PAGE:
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  #1  
Old 11-07-2012, 08:20 AM
600rrpilot 600rrpilot is offline
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Join Date: Aug 2005
Location: passaic county, NJ
Posts: 108
Sno-Pro slowly lowers on its own.

Need some help with this one as its been doing this since last season and its no longer just an annoyance but rather a safety hazard. Lets say I leave a site and raise the plow. Well a few minutes later if I dont lift it again, it will be on the ground. Not a huge deal but if I'm doing 50 on the highway and get distracted and dont raise it and it catches an edge on manhole, well that could hurt.

I have had the spool valve out and inspected the seals and it seems as though some of the teflon backup rings are a little worn out. But to be honest I'm not even sure if that could be the source of the problem. I would think that the oil is just seeping past the seals causing the plow to slowly lower under its own weight. But is that possible? Im not 100% sure how these solenoid valves work. Is it possible that the magnets that control the valve arent seating properly or something? Or does this sound like its definitely the seals on the spool?

Angelo......whats your opinion? anyone else ever work on the internals of these?
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  #2  
Old 11-20-2012, 12:51 AM
MadLion90 MadLion90 is offline
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Join Date: Dec 2010
Location: Rhode Island
Posts: 40
Not sure if this helps but I had the same problem on my 3000 2 years ago. Same symptoms, it would lower slowly by itself. Usually it would take about 5 mins to hit the ground from a full raise position and got worse the more I used it. It ended up being a bad valve. Pretty sure it was the Float Valve which is the one by itself on the blade side of the manifold (only has 1 coil). I swapped it with a similar one off an older 2000 plow to get it working (middle of night/storm deal) and later bought a new one ($120) and has worked since. You can always try cleaning it first as recommended in the manual with "Mineral Spirits then dry with compressed air". I actually have to replace the Jack Retract Valve as well cause I think that's why my plow is on the ground after the summer.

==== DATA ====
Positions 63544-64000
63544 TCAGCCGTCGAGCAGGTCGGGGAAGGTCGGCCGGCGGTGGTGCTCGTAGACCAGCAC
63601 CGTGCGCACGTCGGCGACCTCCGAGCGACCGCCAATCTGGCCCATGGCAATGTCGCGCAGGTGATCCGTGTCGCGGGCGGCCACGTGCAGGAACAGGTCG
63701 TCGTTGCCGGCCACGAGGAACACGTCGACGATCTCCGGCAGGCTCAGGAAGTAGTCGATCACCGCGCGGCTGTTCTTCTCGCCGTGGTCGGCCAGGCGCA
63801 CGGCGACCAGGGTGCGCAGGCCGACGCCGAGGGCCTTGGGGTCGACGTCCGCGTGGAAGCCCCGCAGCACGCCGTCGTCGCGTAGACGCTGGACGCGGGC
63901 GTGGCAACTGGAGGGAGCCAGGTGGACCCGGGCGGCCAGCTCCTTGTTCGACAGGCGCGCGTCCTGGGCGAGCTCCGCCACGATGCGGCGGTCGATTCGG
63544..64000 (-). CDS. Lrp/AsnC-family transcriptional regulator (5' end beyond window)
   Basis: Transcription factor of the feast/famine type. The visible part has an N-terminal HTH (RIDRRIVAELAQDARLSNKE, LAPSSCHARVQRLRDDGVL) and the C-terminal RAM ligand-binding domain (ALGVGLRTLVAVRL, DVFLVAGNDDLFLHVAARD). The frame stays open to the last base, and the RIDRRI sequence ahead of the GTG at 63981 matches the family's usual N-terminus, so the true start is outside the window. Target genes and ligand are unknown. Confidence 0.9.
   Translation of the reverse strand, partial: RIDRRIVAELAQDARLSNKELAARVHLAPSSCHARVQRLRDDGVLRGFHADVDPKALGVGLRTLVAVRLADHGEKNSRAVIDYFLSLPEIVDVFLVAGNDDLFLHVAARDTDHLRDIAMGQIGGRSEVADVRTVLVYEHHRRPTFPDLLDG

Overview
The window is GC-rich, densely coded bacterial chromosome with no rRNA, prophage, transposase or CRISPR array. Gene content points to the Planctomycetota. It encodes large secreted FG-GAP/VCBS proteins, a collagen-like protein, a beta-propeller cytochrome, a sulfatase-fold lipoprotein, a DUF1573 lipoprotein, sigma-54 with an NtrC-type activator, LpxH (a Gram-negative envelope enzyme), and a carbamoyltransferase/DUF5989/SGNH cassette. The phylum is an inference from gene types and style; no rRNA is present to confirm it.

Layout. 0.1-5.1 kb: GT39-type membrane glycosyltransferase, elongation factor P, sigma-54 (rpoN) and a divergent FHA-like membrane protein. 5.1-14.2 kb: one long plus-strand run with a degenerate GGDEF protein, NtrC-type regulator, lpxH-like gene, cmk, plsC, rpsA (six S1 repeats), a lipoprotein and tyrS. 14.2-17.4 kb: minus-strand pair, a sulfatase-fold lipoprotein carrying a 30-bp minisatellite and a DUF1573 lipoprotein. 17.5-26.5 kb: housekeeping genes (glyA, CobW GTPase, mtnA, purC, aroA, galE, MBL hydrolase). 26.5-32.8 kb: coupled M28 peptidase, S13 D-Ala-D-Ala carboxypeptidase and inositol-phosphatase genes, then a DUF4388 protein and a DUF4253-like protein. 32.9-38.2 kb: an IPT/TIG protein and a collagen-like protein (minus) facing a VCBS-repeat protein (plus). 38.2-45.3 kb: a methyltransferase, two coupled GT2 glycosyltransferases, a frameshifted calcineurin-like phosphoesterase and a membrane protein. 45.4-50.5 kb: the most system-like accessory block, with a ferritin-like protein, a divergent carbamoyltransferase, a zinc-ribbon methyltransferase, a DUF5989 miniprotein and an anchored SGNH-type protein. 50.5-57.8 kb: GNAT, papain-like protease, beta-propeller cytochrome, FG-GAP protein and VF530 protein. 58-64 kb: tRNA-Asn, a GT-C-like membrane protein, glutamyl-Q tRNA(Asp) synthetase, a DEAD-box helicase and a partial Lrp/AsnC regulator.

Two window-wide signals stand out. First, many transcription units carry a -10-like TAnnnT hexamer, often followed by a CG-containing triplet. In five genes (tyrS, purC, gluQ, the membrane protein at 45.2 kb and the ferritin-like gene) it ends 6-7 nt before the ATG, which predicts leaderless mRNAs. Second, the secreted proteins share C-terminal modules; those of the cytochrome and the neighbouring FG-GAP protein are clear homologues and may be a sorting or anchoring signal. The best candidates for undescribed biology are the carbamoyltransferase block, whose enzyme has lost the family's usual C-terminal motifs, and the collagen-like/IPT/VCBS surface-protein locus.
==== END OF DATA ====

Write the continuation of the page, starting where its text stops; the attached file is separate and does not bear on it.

It is very easy to change, just unbolt retainer nut, slide off coil, unbolt valve from manifold. Put a rag under the valve to catch some fluid that will leak out. Helps if you jack the blade up to get the fluid to stay on the reservoir side. Install is reverse. Check what your coils say (Detrol or Sterling) and buy the right valve. I have a diagram of the different types of valves with how to tell which one you have. PM me with an email and I'll scan/send it to you.

Hope this helps your problem.
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2006 Ford F350 XLT w/ New 8.5ft Fisher SS ExtremeV
2002 Ford F350 XLT w/ 8ft Curtis Sno-Pro 3000
2003 Ford F250 Lariat Diesel w/ 8ft Fisher (past)
1996 Dodge Ram 1500 w/ 7.5ft Curtis Sno-Pro 2000 (past)
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  #3  
Old 11-20-2012, 09:43 AM
MadLion90 MadLion90 is offline
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Join Date: Dec 2010
Location: Rhode Island
Posts: 40
Forgot to mention that if you don't want to spend the $120 upfront not knowing if that is in fact the problem (like me), then you could just swap it with the Jack Retract Valve which is the middle one (top to bottom) on the other side of the manifold. Basically there are 2 long valves and 2 short valves. Swap the short ones and check if it works. Remember to leave the coils in the same place or you will end up reversing the functions.
Note: If your jack loses pressure as I think most end up doing on these plows, then you may just be swapping a bad one for a bad one (the reason I used one off the other plow which I knew worked). However, if it holds the plow up better than before then its def the valve.
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2006 Ford F350 XLT w/ New 8.5ft Fisher SS ExtremeV
2002 Ford F350 XLT w/ 8ft Curtis Sno-Pro 3000
2003 Ford F250 Lariat Diesel w/ 8ft Fisher (past)
1996 Dodge Ram 1500 w/ 7.5ft Curtis Sno-Pro 2000 (past)
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